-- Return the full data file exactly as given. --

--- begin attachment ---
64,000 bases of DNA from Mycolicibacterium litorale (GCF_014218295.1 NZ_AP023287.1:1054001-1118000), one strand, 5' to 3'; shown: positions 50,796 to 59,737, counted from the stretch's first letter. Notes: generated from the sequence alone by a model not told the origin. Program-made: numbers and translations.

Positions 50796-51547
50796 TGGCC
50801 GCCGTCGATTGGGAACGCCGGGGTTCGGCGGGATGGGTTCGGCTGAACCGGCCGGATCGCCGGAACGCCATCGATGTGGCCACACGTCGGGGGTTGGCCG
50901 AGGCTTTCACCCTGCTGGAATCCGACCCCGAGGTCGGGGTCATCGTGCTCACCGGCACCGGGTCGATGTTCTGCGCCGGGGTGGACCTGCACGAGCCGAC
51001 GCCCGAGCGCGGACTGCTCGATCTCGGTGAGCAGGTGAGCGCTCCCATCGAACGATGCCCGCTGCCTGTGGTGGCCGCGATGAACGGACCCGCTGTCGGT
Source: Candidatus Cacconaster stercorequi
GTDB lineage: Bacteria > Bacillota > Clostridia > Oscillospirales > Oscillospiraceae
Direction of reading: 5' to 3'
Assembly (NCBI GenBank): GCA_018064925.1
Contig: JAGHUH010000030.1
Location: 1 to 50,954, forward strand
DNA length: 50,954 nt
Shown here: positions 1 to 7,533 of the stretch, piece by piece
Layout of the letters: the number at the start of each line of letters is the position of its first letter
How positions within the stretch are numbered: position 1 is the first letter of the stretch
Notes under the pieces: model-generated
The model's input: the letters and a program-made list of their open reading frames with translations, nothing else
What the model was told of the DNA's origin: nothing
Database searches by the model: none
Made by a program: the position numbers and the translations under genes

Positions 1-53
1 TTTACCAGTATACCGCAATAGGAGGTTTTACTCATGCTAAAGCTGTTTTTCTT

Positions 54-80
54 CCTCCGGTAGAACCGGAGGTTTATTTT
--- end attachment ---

64,000 bases of DNA from Mycolicibacterium litorale (GCF_014218295.1 NZ_AP023287.1:1054001-1118000), one strand, 5' to 3'; shown: positions 50,796 to 59,737, counted from the stretch's first letter. Notes: generated from the sequence alone by a model not told the origin. Program-made: numbers and translations.

Positions 50796-51547
50796 TGGCC
50801 GCCGTCGATTGGGAACGCCGGGGTTCGGCGGGATGGGTTCGGCTGAACCGGCCGGATCGCCGGAACGCCATCGATGTGGCCACACGTCGGGGGTTGGCCG
50901 AGGCTTTCACCCTGCTGGAATCCGACCCCGAGGTCGGGGTCATCGTGCTCACCGGCACCGGGTCGATGTTCTGCGCCGGGGTGGACCTGCACGAGCCGAC
51001 GCCCGAGCGCGGACTGCTCGATCTCGGTGAGCAGGTGAGCGCTCCCATCGAACGATGCCCGCTGCCTGTGGTGGCCGCGATGAACGGACCCGCTGTCGGT
Source: Candidatus Cacconaster stercorequi
GTDB lineage: Bacteria > Bacillota > Clostridia > Oscillospirales > Oscillospiraceae
Direction of reading: 5' to 3'
Assembly (NCBI GenBank): GCA_018064925.1
Contig: JAGHUH010000030.1
Location: 1 to 50,954, forward strand
DNA length: 50,954 nt
Shown here: positions 1 to 7,533 of the stretch, piece by piece
Layout of the letters: the number at the start of each line of letters is the position of its first letter
How positions within the stretch are numbered: position 1 is the first letter of the stretch
Notes under the pieces: model-generated
The model's input: the letters and a program-made list of their open reading frames with translations, nothing else
What the model was told of the DNA's origin: nothing
Database searches by the model: none
Made by a program: the position numbers and the translations under genes

Positions 1-53
1 TTTACCAGTATACCGCAATAGGAGGTTTTACTCATGCTAAAGCTGTTTTTCTT

Positions 54-80
54 CCTCCGGTAGAACCGGAGGTTTATTTT